22,748 pregnant women originally recruited 1984-1987 for a study evaluating risk factors for neural-tube defects and enrolled mainly between weeks 15-20 of pregnancy (at time of plasma AFP measurement or amniocentesis).
Data on diet, dietary retinol intake and vitamin supplements were collected by telephone questionnaire, data on pregnancy outcome by questionnaires sent to obstetricians (77%) and mothers (23%) after delivery. For this study, defects were classified as: cranial-neural-crest (craniofacial, CNS except neural tube, thymic and heart), neural tube, musculoskeletal/urogenital, and other (GI and non-GI).
Among the 22,748 women, there were 339 births with birth defects, 121 of cranial-neural-crest origin. The prevalence of cranial-neural-crest defects among the 500 women who consumed >15,000 IU of retinol daily (dietary plus supplements) was 1.8%, compared with 0.51% among the 6410 women who consumed <5,000 IU (relative risk of 3.5). Looking at retinol from supplements alone, the prevalence of cranial-neural-crest defects among the 317 women consuming >10,000 IU daily was 2.21% vs. 0.46% among the 11,083 consuming < 5,000 IU daily (relative risk 4.8).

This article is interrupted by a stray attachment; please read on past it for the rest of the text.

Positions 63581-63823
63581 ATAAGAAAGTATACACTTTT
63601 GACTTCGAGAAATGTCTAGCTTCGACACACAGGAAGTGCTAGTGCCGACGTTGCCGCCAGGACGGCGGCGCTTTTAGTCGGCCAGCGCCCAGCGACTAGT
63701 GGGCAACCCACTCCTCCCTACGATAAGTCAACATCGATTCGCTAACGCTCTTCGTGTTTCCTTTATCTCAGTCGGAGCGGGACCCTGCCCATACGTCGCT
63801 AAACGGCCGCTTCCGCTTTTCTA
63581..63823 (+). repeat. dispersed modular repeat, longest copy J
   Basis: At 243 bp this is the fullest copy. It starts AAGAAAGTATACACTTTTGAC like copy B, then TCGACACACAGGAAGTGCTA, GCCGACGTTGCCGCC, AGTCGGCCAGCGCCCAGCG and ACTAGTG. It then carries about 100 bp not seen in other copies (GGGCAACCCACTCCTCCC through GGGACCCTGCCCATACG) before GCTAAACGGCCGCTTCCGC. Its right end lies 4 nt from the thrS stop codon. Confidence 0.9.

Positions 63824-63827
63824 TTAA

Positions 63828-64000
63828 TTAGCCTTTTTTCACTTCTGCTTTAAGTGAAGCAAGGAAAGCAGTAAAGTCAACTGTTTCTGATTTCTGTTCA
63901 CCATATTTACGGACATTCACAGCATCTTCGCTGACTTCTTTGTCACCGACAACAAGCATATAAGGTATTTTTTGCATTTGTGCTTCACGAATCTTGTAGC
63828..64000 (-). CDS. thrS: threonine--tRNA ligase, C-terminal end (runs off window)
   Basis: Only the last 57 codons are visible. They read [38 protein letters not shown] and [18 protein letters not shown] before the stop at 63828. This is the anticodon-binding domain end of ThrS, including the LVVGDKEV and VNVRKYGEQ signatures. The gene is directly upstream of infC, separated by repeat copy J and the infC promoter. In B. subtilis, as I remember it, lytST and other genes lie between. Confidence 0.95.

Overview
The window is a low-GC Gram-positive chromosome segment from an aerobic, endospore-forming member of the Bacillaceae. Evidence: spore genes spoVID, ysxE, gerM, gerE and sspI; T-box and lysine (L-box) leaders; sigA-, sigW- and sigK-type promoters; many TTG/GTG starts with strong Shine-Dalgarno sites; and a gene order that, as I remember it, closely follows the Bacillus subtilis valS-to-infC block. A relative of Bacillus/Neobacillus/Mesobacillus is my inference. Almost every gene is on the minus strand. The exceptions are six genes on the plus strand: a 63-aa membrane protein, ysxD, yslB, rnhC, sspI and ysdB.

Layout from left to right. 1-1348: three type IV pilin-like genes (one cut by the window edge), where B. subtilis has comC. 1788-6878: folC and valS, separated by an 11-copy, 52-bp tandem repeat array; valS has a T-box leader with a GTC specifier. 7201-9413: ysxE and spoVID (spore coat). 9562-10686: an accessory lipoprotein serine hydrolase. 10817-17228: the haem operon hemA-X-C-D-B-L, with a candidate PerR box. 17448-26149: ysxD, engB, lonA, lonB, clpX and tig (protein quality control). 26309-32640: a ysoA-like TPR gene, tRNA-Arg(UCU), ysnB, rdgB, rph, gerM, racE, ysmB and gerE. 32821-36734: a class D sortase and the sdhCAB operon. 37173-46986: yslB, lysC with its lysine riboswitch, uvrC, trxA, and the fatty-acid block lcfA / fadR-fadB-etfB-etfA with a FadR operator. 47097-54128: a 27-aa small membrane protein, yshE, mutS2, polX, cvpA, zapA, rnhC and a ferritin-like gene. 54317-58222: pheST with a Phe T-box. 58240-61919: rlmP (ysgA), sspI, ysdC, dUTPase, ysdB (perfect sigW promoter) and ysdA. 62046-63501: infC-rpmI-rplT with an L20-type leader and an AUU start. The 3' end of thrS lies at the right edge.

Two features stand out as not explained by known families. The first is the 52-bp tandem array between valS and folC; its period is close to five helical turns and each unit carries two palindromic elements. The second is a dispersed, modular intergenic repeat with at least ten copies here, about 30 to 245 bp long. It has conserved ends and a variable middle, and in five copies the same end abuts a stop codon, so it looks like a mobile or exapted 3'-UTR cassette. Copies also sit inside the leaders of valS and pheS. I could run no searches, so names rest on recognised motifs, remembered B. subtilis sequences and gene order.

Dose-response curves suggested a threshold value of about 10,000 IU daily. Subgroup analysis suggests main effect occuring before week 7 of pregnancy. Consumption of over 10,000 IU of vitamin A daily would be expected to lead to a birth defect in one of every 57 births.
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